Battle Reading: Technically not as useful as Object Reading, but a lot of the people you care about will have weapons and armor to read.

Bonus Feats: 4 bonus combat feats goes a long way, Even with Battle Host, the Occultist is largely on their own to make themselves useful in combat. Feats are your best option for doing that, so 4 more is a big help.

Spirit Warrior (Sp): You get access to the effect of Spiritual Ally two levels before a cleric, which is great. However, it never scales in effectiveness, so it will fall behind as you gain levels.

Heroic Splendor (Su): An Insight bonus to an ability score will stack with your items, which is amazing. Boost your Strength and go do some damage.

Replaced Features: Class skills (altered), weapon and armor proficiency, implements (altered), mental focus (altered), spellcasting (altered), implement mastery (altered), magic item skill (altered), object reading (altered), shift focus, magic circles, binding circles, fast circles, aura sight, outside contact.

Compatible Archetypes: None.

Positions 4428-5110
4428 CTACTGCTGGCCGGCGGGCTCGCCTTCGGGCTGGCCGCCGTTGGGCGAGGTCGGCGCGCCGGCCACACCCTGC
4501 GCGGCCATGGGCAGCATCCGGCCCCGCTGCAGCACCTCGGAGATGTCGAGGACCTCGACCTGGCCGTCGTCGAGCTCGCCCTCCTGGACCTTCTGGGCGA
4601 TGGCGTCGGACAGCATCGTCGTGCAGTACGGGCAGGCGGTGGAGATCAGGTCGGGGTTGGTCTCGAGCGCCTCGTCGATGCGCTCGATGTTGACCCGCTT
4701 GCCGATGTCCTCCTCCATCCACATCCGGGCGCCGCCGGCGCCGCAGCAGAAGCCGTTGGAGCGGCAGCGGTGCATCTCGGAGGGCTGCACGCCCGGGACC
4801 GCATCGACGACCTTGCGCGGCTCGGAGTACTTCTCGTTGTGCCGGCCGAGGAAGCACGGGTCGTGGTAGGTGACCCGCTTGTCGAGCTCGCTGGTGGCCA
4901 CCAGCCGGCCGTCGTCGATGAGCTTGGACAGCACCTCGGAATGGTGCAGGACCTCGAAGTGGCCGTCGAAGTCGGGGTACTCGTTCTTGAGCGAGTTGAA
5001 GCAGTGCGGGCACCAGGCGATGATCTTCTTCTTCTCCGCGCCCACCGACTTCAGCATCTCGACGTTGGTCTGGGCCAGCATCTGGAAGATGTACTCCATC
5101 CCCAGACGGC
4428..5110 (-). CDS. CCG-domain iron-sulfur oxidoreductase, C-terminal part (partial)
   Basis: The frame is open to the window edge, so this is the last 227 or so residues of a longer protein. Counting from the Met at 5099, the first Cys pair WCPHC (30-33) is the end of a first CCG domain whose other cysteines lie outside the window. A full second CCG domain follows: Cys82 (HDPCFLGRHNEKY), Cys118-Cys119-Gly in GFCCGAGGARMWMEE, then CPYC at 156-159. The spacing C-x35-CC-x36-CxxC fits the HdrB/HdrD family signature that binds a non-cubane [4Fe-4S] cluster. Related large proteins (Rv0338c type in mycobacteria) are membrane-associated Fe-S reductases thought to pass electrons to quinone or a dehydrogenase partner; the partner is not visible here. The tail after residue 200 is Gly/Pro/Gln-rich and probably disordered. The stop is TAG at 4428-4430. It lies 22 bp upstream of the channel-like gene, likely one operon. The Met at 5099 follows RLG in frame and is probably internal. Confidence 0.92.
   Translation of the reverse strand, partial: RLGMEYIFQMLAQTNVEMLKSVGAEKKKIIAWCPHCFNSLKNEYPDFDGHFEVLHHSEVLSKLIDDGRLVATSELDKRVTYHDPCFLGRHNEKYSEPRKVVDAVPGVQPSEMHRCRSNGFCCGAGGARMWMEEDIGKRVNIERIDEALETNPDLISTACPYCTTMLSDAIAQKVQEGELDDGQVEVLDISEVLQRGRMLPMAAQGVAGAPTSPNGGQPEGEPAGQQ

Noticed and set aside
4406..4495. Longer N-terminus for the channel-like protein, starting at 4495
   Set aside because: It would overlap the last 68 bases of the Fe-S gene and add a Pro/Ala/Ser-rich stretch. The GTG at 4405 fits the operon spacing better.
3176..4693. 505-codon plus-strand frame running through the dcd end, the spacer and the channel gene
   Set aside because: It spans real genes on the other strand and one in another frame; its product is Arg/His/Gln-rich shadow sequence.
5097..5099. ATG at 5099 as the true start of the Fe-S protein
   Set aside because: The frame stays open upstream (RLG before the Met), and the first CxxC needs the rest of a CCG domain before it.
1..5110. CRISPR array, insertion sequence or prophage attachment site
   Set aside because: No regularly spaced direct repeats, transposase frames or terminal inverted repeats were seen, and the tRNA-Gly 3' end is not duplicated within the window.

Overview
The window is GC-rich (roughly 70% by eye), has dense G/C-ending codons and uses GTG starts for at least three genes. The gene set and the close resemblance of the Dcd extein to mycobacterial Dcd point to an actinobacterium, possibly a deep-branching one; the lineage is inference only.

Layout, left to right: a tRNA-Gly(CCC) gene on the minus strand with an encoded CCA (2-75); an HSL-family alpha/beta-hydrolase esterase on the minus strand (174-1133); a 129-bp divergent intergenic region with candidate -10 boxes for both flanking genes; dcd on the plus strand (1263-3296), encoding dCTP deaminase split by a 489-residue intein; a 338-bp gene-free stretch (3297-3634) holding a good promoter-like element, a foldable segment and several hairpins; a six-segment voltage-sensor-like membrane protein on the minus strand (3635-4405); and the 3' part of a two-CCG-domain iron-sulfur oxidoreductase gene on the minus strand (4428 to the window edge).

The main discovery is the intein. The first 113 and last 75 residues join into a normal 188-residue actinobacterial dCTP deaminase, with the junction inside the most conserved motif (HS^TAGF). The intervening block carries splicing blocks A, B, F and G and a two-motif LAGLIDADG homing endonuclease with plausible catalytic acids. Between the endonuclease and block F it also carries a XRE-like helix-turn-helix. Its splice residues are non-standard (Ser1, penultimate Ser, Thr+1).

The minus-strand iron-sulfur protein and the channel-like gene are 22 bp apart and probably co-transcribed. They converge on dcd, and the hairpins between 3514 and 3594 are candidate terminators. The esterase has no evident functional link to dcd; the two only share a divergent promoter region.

The Necromancy implement school is limited severely by its small list of spell choices. Just opening up the Necroccultist’s spell list goes a long way to improve Necromancy for the Occultist. You’re locked into the Necromancy implement school far more than a vanilla Occultist would be, but honestly that’s what you want.

Necromantic Bond (Su): You lose the second implement school gained at first level in addition to the one you normally gain at 14th level. In exchange, you can learn from a considerably larger list of possible necromancy spells. The bump to your Necromancy spell DCs at level 14 is huge. +2 means that your spell DCs match spells up to 8th level from full casters. Your options won’t be as good, but the ones you have will be reliable.

Deadspeaker (Su): Situational, but no more situational than Object Reading.

Ghostly Horde (Su): This will eat your Mental Focus very quickly, but it’s typeless damage that few creatures will resist in a large AOE, and you can continue it as a Swift Action for as long as you can afford.